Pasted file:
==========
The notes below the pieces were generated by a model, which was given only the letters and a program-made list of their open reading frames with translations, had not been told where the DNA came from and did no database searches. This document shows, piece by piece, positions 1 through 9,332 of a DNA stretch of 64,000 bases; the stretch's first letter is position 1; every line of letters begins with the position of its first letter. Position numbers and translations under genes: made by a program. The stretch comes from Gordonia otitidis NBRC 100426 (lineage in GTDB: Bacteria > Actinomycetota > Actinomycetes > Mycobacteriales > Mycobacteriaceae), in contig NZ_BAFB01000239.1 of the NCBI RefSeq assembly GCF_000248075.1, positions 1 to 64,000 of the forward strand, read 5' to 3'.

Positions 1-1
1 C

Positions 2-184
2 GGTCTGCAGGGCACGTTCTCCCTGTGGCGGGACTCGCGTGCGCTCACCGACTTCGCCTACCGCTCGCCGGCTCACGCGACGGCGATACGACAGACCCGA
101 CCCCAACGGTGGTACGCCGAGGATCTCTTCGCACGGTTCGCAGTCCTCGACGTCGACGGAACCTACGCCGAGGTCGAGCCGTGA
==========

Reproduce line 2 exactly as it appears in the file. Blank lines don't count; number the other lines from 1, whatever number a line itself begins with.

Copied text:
Positions 1-1